The success of I Am Legend has sparked a long overdue Richard Matheson renaissance. For while his excellent fiction has often been collected in various anthologies, sometimes it’s been reprinted in cheap little books like the one pictured here. (Yes, that’s a spoon with a screaming mouth. What it has to do with the contents is anyone’s guess.)
As a serious introduction, your best bet may be Edge Books’ Richard Matheson: Collected Stories. The three-volume set spans his short-story writing career from 1950 to 1971. Re-published in 2003, it features a number of tales that would go on to become classic episodes of The Twilight Zone: Death Ship, Long Distance Call, Little Girl Lost and Steel (which made for the author’s favorite adaptation).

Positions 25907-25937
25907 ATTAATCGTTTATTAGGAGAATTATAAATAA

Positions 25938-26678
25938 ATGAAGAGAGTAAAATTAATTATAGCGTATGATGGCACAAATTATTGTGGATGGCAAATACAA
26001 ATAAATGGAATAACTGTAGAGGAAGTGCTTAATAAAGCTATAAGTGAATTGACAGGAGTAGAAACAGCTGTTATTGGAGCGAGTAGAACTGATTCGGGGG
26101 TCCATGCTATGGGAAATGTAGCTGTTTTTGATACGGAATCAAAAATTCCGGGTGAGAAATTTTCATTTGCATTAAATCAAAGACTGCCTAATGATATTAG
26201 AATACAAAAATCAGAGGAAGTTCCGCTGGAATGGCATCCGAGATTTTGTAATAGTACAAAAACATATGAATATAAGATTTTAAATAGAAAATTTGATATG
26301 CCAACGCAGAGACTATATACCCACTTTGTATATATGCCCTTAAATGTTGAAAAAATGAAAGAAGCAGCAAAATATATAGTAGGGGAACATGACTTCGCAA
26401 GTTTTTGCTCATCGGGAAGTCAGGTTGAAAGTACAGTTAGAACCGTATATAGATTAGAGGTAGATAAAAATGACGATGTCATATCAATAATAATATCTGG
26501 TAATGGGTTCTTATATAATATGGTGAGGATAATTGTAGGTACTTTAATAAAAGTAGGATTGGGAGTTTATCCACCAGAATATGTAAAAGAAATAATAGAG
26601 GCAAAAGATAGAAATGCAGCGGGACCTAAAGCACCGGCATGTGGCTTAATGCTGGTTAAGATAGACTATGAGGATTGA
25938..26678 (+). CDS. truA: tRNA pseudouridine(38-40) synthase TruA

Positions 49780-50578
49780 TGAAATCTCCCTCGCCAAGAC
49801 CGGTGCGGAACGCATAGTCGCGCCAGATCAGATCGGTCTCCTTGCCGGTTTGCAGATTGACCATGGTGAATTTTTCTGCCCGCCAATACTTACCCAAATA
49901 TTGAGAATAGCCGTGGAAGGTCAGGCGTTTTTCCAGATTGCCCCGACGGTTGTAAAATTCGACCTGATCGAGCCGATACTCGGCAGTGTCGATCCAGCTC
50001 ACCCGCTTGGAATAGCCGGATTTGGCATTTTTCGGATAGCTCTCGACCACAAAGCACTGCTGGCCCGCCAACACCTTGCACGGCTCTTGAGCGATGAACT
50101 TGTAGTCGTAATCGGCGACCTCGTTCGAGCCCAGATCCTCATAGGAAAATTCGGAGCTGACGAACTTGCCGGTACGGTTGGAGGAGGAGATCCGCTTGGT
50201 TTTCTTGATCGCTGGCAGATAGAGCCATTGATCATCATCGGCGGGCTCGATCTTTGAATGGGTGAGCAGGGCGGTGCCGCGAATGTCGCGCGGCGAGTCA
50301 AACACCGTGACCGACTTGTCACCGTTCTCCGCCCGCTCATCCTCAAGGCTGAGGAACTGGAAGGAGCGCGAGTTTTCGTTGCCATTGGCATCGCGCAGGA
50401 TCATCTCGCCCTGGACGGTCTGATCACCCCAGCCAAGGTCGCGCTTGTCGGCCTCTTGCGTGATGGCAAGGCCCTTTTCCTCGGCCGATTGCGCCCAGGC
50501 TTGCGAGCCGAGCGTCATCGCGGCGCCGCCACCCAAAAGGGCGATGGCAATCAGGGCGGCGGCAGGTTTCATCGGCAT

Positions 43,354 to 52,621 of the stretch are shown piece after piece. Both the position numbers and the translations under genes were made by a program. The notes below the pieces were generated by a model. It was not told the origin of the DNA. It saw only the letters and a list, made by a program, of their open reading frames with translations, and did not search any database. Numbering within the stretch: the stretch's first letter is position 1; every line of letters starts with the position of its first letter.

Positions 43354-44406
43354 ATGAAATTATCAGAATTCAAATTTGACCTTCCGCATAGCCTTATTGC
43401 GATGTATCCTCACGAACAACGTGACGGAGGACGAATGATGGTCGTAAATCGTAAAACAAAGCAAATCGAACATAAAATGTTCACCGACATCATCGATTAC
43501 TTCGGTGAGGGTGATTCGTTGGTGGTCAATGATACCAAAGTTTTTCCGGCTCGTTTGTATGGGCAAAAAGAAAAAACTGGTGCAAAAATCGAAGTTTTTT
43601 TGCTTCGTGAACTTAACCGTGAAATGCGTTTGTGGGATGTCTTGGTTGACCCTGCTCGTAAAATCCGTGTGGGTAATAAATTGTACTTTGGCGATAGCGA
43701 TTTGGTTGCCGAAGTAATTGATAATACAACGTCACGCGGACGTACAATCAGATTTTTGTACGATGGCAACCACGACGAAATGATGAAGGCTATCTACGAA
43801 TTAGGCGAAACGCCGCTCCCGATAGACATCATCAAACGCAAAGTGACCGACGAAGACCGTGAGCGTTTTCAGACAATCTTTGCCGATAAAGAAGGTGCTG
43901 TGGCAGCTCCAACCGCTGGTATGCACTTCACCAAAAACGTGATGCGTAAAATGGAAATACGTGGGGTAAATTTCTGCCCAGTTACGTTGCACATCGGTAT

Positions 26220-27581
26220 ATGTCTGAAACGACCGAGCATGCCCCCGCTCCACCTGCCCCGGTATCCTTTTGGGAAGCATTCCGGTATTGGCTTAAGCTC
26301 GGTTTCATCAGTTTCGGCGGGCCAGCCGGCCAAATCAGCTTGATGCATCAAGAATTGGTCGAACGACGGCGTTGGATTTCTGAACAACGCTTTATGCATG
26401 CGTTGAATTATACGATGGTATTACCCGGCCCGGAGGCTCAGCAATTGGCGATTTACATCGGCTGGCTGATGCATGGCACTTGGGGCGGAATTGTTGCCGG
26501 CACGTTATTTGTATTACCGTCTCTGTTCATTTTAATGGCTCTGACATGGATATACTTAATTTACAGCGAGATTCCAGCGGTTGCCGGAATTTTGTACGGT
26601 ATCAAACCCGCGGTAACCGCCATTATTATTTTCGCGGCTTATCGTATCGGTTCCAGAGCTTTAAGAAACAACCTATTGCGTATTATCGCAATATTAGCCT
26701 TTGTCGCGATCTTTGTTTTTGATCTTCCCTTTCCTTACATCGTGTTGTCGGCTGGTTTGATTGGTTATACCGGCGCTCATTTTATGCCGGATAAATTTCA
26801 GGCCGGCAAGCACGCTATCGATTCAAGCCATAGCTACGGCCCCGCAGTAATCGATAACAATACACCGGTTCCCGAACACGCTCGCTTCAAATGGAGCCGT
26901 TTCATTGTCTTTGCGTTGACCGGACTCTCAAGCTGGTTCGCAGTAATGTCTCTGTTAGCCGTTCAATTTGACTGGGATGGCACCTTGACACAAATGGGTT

The books also feature a piece that would serve as the basis for Steven Spielberg’s Duel (not one of that director’s better known films) and a hilarious drama about a beauty pageant that eventually made the jump from the page to the small screen via Amazing Stories. As an added bonus, each story concludes with a brief commentary by Matheson while appreciations from the likes of Harlan Ellison, Stephen King, and Ray Bradbury are peppered throughout.
If you liked I Am Legend, the original novel will blow you away. (And unlike the movie, the title will actually make sense!) It’s definitely worth checking out. Need visuals? Then read the graphic novel that was adapted by Steve Niles & Elman Brown.
The 1956 novel The Shrinking Man (which the author later adapted for the big screen as The INCREDIBLE Shrinking Man ) is a powerful novella that is much more than a sensational gimmick: It’s a reflective exploration of what it means to be a man in the 1950s. Plus, there are some great scenes with a giant spider.
If you want to read some of his non-sci-fi writing, pick up The Beardless Warriors. This is my favorite Matheson book. It’s unlike any other war story I’ve encountered and concerns 18-year-olds who found themselves fighting overseas during World War II.Read More